The galvanic removal of an electrolytic outer layer can be made in electrolytic baths capable of solving the layer to be removed. During such electrolytic removal it may occur that due to the uneven thickness of the layer the chromium, nickel or gold layer has already been removed from certain surface areas, while in other areas it is still present. In such cases the electrolysis should be continued and in the continued electrolysis the free base metal is involved and the outer surface thereof can be corroded unevenly. This means that in the removal process of a galvanic layer the surface of the base metal can also be damaged which increases manufacturing losses.

In about 30 to 40 percent of the cases following the removal of an original galvanic layer the surface of the base metal is damaged in an extent that the article should be disposed off and the remaining articles can be re-used following a further surface refining and polishing only. Of course, this proportion depends on the type of the articles and on the required surface smoothness.

The object of the invention is to provide a method by which the galvanic nickel, chromium or gold layer can be removed without damaging or very little damage to the surface of the base metal.

This object is solved by utilizing the discovery according to which the electrolytic removal should be solved under circumstances which impose a passivation effect on the surface of the base (or carrier) metal under the layer to be removed. In that case the metal surface freed during the removal will not participate any more in the electrolytic process, the current density flowing through this surface will be reduced substantially and the sudden decrease of the current indicates the end of the removal process.

In case of the electrolytic removal of a nickel, chromium or gold layer from the surface of a base metal made of copper or copper alloy these circumstances take place if the natural potential (i.e. when no outer voltage is used) of the layer to be removed relative to the bath is negative, and the natural potential of the base metal also relative to the bath is positive. If during the electrolytic removal the article is connected as an anode, the outer layer will be removed electrolytically, whereafter the surface of the base metal gets passivated. The composition of the bath should be chosen to satisfy this criterion. According to our experiments such properties have baths comprising sulfuric acid in 20 to 60 percent by volume and phosphoric acid and/or an organic acid in 10 to 50 percent by volume, which during the electrolysis of the base metal provide a pore-free passive surface.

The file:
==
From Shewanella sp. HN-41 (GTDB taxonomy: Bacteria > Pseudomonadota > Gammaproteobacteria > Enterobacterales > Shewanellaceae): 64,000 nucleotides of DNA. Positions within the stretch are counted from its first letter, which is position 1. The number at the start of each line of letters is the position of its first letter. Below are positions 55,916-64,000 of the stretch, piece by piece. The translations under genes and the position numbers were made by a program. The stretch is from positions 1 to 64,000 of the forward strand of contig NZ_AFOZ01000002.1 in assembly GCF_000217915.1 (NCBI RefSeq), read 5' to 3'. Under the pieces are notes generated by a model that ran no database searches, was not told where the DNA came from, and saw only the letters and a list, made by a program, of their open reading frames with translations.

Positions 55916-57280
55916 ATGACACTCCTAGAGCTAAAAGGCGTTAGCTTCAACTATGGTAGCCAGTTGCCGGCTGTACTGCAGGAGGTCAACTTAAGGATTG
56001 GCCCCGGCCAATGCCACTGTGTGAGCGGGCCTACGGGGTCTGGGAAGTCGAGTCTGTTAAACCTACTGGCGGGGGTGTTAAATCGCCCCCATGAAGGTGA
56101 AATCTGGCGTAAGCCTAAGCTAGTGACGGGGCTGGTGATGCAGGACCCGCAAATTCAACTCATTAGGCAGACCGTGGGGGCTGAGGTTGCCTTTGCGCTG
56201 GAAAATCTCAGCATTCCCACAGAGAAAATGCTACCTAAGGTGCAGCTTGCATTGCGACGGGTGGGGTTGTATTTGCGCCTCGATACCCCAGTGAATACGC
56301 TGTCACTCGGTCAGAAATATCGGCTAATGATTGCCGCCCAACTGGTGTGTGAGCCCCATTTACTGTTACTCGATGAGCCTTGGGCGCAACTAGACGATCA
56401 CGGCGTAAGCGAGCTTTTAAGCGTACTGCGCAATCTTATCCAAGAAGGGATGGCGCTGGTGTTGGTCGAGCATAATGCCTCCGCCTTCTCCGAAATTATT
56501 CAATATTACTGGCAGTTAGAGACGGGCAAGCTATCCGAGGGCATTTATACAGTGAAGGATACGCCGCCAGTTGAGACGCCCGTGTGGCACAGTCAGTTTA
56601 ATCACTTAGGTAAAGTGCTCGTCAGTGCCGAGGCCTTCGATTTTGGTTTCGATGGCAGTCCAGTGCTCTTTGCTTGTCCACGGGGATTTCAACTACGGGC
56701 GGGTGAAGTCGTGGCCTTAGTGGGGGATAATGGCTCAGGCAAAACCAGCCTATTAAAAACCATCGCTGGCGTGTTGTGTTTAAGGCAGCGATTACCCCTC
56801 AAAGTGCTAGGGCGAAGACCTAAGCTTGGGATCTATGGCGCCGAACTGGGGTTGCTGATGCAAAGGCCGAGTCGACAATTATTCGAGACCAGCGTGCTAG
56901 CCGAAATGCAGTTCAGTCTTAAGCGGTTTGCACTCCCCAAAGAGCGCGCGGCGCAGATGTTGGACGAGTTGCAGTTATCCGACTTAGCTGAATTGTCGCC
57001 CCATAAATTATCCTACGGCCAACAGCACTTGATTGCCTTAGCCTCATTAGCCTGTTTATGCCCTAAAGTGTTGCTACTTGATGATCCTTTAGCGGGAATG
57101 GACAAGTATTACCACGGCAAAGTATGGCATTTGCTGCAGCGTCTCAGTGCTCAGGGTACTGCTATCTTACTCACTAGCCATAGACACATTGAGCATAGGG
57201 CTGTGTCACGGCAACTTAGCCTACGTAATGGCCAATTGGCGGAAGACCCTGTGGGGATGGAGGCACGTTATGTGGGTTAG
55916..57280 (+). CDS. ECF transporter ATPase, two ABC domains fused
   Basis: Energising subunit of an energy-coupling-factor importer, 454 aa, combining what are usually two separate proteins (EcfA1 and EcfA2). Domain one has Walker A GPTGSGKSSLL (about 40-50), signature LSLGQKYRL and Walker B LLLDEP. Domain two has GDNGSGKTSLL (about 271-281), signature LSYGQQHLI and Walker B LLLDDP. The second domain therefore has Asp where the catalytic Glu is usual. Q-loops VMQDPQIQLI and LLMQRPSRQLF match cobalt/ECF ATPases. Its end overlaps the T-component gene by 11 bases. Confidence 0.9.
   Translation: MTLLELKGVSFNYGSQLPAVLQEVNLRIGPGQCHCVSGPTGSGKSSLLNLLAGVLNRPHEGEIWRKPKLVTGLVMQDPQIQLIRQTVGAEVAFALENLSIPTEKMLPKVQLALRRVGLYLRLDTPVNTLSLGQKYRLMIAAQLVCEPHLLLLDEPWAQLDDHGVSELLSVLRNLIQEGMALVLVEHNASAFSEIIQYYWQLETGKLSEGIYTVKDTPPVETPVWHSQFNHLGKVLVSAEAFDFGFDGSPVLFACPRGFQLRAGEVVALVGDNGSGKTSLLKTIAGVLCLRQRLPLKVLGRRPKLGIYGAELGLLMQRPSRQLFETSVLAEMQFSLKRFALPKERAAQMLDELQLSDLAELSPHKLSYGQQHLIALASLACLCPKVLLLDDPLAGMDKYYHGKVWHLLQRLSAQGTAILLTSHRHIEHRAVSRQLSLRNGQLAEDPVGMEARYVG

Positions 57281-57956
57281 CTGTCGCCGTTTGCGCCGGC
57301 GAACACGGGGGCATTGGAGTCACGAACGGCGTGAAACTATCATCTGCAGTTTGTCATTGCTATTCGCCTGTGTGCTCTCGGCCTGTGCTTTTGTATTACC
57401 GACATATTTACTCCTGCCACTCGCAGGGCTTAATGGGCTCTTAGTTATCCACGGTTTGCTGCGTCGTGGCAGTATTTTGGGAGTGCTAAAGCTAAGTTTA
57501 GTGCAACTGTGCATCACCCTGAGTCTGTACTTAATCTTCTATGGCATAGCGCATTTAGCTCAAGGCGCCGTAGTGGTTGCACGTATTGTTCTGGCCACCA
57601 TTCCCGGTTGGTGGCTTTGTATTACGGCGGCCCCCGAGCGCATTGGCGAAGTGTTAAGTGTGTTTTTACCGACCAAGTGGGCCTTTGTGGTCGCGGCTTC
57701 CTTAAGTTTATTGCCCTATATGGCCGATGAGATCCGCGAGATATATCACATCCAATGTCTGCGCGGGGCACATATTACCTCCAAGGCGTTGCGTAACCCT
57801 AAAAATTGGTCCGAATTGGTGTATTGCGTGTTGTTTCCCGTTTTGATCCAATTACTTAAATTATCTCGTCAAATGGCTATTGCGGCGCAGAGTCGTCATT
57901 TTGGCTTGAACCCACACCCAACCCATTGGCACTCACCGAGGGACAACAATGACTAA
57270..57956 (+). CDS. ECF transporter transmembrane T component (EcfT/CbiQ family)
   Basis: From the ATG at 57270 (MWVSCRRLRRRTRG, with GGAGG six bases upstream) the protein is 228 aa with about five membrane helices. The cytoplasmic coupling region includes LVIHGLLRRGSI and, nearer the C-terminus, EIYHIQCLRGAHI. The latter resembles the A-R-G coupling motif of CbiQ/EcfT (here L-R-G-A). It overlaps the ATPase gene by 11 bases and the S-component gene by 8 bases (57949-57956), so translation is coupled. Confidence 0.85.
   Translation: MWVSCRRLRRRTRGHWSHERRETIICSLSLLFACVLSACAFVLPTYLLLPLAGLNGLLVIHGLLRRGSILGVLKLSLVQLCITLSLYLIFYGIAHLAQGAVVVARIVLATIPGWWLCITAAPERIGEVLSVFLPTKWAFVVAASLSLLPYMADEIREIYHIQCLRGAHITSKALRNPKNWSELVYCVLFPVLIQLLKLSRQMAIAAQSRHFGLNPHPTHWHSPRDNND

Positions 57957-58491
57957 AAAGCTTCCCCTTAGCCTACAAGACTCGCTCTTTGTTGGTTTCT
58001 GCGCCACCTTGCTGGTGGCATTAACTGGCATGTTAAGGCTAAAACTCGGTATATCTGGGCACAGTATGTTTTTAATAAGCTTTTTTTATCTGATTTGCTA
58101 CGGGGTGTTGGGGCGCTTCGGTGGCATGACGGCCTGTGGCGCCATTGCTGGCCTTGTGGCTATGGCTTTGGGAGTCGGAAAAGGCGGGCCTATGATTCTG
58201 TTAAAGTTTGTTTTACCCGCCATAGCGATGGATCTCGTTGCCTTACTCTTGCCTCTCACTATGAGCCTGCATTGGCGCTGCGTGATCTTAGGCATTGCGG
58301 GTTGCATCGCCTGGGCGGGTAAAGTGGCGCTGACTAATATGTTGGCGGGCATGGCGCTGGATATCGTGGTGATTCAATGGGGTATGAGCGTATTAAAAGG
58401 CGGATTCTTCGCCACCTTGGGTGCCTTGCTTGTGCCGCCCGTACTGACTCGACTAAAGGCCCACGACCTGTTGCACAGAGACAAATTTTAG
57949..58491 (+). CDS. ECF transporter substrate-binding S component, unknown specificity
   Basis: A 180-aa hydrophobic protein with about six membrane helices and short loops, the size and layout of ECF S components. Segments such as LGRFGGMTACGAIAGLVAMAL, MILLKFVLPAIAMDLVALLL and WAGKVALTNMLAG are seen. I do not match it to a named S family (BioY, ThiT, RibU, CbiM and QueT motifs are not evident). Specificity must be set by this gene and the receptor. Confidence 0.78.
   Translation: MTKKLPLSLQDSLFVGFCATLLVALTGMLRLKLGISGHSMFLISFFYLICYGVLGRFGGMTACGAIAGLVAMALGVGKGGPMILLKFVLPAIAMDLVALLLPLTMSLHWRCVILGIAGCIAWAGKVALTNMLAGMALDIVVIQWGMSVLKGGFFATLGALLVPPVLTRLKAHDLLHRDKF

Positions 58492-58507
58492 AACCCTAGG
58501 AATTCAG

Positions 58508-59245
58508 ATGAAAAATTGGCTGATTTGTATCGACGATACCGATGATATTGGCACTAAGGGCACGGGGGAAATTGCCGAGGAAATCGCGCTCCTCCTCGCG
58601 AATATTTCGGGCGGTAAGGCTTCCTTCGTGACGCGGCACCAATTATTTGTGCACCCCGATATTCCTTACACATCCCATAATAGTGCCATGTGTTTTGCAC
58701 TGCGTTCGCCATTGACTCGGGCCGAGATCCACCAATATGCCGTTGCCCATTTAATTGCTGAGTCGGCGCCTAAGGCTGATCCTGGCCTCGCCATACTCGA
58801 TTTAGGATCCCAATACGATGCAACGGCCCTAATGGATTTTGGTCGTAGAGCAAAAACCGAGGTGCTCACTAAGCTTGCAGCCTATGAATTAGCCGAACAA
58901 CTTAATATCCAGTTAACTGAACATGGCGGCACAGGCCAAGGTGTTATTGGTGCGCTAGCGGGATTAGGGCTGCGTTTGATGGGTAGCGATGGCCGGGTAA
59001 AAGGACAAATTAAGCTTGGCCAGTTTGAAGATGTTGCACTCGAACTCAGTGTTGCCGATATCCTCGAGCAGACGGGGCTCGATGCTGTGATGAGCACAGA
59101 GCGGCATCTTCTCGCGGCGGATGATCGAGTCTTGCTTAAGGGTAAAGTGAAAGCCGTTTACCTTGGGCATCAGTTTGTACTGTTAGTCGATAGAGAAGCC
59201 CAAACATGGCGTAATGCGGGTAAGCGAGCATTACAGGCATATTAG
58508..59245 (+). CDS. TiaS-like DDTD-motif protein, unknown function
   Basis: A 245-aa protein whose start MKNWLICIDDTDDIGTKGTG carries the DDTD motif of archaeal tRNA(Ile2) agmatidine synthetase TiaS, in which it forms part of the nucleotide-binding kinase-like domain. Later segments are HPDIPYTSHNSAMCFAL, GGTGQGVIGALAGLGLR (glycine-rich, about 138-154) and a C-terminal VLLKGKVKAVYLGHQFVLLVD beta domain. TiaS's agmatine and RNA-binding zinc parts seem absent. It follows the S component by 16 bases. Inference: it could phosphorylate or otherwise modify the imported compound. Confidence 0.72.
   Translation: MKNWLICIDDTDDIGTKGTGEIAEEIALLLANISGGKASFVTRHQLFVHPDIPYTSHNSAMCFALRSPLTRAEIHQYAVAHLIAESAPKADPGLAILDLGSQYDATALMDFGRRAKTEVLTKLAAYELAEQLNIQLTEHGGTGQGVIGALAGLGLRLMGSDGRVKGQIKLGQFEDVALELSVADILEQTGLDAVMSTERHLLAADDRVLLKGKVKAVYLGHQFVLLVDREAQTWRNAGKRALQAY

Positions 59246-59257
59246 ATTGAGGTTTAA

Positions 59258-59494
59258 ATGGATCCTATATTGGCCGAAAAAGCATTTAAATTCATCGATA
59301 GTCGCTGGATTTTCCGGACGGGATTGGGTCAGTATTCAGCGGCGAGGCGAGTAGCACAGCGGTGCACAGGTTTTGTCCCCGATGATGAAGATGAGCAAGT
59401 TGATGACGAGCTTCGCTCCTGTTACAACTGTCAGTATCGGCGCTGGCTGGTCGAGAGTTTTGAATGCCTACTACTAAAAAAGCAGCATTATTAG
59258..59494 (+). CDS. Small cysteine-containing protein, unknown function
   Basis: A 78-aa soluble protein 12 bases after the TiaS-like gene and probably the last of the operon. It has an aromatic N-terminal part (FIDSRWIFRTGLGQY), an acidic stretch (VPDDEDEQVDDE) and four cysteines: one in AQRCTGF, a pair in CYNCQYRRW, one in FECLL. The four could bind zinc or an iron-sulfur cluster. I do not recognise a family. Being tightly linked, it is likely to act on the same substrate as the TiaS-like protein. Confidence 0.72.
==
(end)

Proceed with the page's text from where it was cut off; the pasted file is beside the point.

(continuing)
As it is known in the art, under a galvanic gold layer there is generally an intermediate galvanic nickel layer. If the task lies only in the removal of the gold layer without affecting the nickel layer under it, then the potential of the bath should be adjusted so that the potential of the gold relative thereto be negative and that of the nickel be positive. In that case the concentration of the sulfuric acid in the bath should be between 40 and 60 percents by volume.

The organic acid which can be used beside the sulphuric acid can be acetic acid, oxalacetic acid, lactic acid or maleic acid. If no phosphorous acid is used, the concentration of the organic acid in the bath should be adjusted to reach at least 15 percent by volume.